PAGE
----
Home Lifestyle Caravan age-limit proposals called ‘foolish’ as residents claim the council 'don't care'

Caravan age-limit proposals called ‘foolish’ as residents claim the council 'don't care'


In October 2019, East Lindsey District Council informed residents of the Kingfisher Caravan Park in Ingoldmells that a 15-year-age limit would be imposed on the site’s leisure vehicles. The council said that this limit can be increased with up to five, one-year extensions, but residents said that this offered no guarantees.

This decision left owners facing a loss of thousands of pounds if they are forced to move, sell or scrap their vehicles.

More than 100 of the site’s residents are taking the council to court over the limit, which was set to be imposed at the end of this year.

According to Lincolnshire Live, a Freedom of Information request has revealed that since October 2019, the District Council has incurred legal costs of £26,697.

Stuart Allen, who is representing those taking the council to court, spoke of the decision to take the council to court.

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“They could have avoided all of this, and they still could avoid it, but instead they’re still not trying and they’re still costing taxpayers’ money.”

East Lindsey District Council previously said it was negotiating with residents.

This was being done to try and increase the age limit by offering ten, one-year extensions.

In August, the residents accused East Lindsey District Council of “not caring about working-class people” with the age limits.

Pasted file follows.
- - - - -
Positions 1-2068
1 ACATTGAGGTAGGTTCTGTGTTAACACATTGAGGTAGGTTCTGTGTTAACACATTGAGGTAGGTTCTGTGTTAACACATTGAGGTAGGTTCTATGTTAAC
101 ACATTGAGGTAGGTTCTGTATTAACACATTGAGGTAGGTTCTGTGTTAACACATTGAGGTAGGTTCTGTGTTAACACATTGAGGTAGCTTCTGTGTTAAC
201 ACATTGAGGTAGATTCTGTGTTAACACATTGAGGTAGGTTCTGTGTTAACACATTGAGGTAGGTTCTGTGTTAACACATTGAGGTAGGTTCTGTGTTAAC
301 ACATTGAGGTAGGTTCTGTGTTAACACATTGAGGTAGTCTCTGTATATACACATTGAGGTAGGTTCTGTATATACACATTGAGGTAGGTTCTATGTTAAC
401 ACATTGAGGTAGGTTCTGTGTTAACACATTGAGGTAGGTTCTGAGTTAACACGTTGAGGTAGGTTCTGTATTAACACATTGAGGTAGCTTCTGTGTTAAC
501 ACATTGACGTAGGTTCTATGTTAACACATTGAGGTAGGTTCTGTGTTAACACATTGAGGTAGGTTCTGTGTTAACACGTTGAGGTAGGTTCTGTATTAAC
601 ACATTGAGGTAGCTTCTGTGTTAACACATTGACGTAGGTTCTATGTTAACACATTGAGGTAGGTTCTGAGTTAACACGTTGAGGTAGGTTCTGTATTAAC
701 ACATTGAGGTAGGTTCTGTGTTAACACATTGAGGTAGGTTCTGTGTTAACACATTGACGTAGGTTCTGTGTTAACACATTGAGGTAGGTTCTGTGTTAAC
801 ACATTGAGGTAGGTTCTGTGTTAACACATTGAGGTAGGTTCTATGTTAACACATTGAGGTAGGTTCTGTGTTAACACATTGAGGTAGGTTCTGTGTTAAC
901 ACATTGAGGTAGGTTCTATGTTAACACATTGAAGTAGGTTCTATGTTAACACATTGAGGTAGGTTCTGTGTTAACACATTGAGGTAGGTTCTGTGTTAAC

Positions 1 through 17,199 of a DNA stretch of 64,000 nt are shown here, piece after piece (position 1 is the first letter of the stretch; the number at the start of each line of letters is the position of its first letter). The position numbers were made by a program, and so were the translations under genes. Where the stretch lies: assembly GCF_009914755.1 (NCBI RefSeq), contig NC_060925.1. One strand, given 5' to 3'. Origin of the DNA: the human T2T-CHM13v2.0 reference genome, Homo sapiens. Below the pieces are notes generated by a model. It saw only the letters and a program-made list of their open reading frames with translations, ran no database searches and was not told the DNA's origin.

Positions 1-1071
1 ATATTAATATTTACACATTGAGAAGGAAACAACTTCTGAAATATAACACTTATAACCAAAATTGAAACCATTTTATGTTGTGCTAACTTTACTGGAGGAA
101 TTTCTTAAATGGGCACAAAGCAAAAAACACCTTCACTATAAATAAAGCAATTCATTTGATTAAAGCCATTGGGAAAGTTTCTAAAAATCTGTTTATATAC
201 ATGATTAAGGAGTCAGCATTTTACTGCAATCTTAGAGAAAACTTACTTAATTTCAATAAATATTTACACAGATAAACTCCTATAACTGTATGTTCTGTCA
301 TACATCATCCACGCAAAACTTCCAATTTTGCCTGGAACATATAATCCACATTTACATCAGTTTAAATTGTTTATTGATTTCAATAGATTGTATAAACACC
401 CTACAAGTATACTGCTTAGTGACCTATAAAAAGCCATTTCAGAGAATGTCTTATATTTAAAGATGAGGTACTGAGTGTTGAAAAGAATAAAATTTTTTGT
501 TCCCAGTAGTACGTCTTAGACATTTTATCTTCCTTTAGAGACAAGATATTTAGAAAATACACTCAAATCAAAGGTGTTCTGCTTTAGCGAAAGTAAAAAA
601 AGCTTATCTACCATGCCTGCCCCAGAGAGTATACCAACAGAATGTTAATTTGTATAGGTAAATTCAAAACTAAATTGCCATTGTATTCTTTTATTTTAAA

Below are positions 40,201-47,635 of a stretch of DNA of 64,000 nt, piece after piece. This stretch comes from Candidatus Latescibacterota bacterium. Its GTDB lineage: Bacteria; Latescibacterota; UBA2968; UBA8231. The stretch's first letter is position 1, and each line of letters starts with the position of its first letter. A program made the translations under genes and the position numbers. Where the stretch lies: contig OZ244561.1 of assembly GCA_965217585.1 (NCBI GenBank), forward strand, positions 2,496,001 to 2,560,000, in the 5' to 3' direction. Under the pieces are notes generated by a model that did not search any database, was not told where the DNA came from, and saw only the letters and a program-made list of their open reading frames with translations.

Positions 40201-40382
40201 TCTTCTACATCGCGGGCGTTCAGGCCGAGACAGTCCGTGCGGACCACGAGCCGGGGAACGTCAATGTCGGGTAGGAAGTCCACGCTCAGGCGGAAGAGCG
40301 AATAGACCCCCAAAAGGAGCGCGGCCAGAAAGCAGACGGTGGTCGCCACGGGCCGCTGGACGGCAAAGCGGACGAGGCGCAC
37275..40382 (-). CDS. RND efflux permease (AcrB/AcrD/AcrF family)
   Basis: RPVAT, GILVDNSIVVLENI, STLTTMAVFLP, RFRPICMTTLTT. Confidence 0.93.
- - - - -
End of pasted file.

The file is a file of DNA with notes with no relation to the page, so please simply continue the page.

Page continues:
This claim was made in a letter about the issue, which was sent to the Chancellor, Rishi Sunak.

A part of the letter read: “The obvious thing to do commercially is to stop the process, concede the mistakes and encourage the owners that are left to stop with the council.

“Some would stop and upgrade, others would tell people that everything has gone back to the way it should be and the site is again a wonderful place to be – encouraging new sales and increasing income.

“The council should set an example of good business practice and should be operating without discrimination to the financial capability of an individual.

“When the council did this hard hand ‘accept or leave’ approach, other sites kept an eye on them. They saw that the council could do it and so they followed suit.

“What message does this put out – the council doesn’t care about the working-class people.”

At the time, East Lindsey District Council gave this statement: “As a council that listens to its customers, we are currently consulting our licensees about the possibility of increasing the maximum age limit of caravans at our park.

“Feedback so far has been very positive and we thank all of those who have responded already.

“We want to hear from as many licensees as possible and really hope everyone takes the opportunity to feedback their thoughts on the proposal we have set out.”

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